Why do good men do nothing?


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progunner1957
July 14, 2006, 03:09 PM
Source: www.jpfo.org

Why Do Good Men Do Nothing?
By Wendy McElroy

In his book Thoughts on the Cause of Present Discontents (1770), the British philosopher Edmund Burke wrote, "When bad men combine, the good must associate; else they will fall one by one…" This sentiment has survived as "All that is necessary for evil to succeed is that good men do nothing."

Why do good men do nothing in the face of evil, especially when evil aggressively invades their lives?

The question has red-hot relevance to those who value the tradition of individual freedom into which America was born -- a tradition that includes freedom of speech, the right to bear arms and to demand due process. These traditional freedoms are crumbling under the wheels of run-away government. Through dozens of 'alphabet agencies' -- the IRS, BATF, CPS, DHS, et al -- government aggressove;u enters the lives of good men who do nothing to protect themselves or their families.

Some people are paralyzed by fear; some by denial. But many others are immobilized by an apathy that strips away the emotional will to act in self-defense.

In psychological terms, apathy is a state of constant indifference that is generally associated with depression. Apathy leaves an individual unresponsive to the world and creates a disconnect between what he believes, how he feels and which actions he takes. For example, a man might fully recognize that food is necessary to life but, because he doesn't care, he doesn't eat.

Translated into political terms, he might realize that a gluttonous government is feasting on his liberty, his wealth and even on his children's future but, because he feels only numbness toward government, he doesn't act in self-defense. He obeys even when the command is self-destructive.

The question of why people passively obey government has haunted the history of political discourse. In 1552, Étienne de la Boétie addressed what he called the most important problem confronting freedom: people consent to their own enslavement. His analysis of 'why' resulted in the world's first book on non-violent resistance, The Politics of Obedience: The Discourse of Voluntary Servitude.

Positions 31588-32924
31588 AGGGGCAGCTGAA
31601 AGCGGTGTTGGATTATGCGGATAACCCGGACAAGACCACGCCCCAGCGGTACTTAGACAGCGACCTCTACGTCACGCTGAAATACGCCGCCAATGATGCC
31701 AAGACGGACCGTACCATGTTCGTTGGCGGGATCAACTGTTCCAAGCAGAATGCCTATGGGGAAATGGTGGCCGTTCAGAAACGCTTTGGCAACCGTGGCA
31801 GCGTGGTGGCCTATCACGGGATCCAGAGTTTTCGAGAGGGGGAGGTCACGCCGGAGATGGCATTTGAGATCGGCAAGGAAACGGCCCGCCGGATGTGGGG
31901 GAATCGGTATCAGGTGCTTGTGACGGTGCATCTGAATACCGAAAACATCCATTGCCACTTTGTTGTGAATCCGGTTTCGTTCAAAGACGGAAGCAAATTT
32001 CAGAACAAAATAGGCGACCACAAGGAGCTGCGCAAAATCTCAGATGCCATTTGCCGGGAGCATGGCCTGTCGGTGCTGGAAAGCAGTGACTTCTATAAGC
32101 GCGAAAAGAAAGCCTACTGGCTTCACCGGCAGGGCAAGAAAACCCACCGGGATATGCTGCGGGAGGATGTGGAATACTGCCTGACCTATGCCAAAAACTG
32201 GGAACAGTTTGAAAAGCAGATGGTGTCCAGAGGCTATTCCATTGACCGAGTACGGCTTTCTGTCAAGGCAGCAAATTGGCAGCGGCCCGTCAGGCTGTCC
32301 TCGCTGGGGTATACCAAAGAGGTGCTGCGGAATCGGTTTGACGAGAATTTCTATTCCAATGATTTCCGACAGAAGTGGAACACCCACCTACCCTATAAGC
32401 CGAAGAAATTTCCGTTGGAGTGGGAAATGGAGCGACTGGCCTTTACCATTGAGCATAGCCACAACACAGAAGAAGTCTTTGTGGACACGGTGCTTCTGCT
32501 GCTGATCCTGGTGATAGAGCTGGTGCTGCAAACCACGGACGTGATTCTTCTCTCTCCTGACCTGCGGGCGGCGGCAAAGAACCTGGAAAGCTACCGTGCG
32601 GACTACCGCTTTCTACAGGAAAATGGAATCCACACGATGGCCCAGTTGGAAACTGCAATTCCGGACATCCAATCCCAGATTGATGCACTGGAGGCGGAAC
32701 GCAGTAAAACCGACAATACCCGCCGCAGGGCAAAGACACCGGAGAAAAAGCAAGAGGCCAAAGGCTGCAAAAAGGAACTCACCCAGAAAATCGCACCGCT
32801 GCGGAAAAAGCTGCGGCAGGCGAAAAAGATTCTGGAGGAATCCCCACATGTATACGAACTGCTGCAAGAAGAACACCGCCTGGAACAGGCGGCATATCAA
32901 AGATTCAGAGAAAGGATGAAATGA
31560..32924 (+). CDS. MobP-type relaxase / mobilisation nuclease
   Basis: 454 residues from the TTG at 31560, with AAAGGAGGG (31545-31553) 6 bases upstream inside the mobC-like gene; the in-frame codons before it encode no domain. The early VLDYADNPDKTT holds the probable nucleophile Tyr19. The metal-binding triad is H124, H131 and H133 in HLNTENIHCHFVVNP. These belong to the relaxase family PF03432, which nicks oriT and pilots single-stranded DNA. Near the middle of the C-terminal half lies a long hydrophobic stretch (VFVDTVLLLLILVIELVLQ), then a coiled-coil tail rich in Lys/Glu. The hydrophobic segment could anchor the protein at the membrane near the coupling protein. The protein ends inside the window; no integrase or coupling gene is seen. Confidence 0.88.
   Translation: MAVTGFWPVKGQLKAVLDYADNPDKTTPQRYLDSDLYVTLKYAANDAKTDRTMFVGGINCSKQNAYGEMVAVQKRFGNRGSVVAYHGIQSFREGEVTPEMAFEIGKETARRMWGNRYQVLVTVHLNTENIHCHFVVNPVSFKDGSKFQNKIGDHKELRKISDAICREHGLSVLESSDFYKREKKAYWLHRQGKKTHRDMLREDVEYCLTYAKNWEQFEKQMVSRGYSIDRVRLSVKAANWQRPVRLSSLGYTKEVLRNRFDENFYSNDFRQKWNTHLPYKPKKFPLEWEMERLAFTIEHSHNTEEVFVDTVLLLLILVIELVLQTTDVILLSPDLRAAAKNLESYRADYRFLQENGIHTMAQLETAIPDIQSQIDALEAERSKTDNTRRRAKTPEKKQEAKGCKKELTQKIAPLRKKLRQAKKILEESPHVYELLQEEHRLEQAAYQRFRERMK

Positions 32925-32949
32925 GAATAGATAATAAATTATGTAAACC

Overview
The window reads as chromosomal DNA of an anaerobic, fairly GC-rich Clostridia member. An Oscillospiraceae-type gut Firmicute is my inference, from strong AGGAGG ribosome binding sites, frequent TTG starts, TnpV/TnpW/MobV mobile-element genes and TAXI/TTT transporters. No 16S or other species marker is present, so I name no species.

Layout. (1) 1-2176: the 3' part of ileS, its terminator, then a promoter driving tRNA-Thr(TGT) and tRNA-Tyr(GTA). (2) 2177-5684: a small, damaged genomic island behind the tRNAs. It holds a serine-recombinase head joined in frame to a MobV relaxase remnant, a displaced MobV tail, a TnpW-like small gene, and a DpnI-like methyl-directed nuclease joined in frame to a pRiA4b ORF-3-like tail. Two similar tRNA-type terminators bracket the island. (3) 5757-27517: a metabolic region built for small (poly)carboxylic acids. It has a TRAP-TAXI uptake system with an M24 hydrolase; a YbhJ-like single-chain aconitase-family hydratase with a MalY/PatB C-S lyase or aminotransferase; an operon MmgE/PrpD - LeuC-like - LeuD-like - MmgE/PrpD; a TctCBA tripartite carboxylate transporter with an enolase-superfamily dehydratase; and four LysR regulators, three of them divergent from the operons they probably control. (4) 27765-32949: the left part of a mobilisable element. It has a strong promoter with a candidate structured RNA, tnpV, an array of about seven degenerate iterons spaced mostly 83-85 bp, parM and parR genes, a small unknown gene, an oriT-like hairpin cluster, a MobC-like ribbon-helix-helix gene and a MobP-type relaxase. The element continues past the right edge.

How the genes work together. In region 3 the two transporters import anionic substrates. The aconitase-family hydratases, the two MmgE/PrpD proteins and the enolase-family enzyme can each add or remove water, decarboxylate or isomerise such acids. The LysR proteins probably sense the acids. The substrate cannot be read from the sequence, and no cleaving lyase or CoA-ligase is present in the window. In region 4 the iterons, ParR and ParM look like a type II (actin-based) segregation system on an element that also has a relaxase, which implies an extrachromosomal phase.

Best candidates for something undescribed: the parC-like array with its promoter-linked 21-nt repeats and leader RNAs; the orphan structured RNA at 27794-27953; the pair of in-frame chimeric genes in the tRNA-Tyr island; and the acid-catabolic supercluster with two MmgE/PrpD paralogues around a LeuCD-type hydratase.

Modern historians ask the same question. During the mass arrests of Stalinist Russia, people reportedly slept in their clothing not in order to flee more easily but in order to be fully dressed when seized. In Hitler's Europe, Jews reported on their own to deportation centers and to their deaths. Why?

Part of the complex answer lies in what psychologists call 'object specific' apathy. That is, a person's numbness is directed toward a specific situation and may not be manifested in other areas of his life. The same man who is passionate about music or his wife may feel impotent in the area of demanding or even wanting his own freedom.

This response is a form of 'learned helplessness.' It is 'learned' because the response comes from relentlessly teaching an individual that he has no control over a situation and, so, his efforts are futile.

The original and now-famous experiment from which the term 'learned helplessness' derives involved shocking dogs with electricity until they developed the psychology of submission. When applied to human beings, 'learned helplessness' is most often used to describe people who have been institutionalized, for example, in prisons, mental institutions or orphanages. There, the regimentation strips an individual of the smallest choice and punishes the expression of preference. In time, many institutionalized people accept the inevitability of their environment. Some of them lose all ability to feel their own preferences.

The depth of learned helplessness that comes from being institutionalized is rare. But most of us absorb a degree of this apathy through constant exposure to a society that attempts to control almost every choice in daily life: smoking, eating fast food, gun ownership, telling a rude joke at work, marriage and divorce, boarding an airplane, medical care, banking…making a phone call. It is difficult to find a choice that isn't scrutinized by bureaucracy and covered by some form of government control. The message is clear: Conformity is rewarded; the 'wrong' choices are punished or otherwise discouraged. The public school system is just one example of what could be called the institutionalizing or bureaucratizing of daily life.

The Castle, a brilliant novel by Franz Kafka, offers a window into what happens to the psychology of a man who confronts bureaucracy. Due a mistake in paperwork, the main character K. is summoned to work in a village as a surveyor but ends up as a janitor. The Castle is the summoning authority with which K. must but cannot deal because he cannot contact the proper official. K.'s long and agonizing exercise in futility reveals the impact that bureaucracy has upon the human soul: it deadens.

K.'s error was to accept the authority of The Castle in the first place.

The foregoing observation contains good news: bureaucracy and authority require consent. And, if that consent is learned behavior, then it can also be unlearned.

Something within the human spirit seems to want to shake off destructive programming. Call it a survival instinct. Perhaps it is the inbred urge revealed by every two-year-old who yells 'no' over and over again for the simple joy of exercising veto over his own life.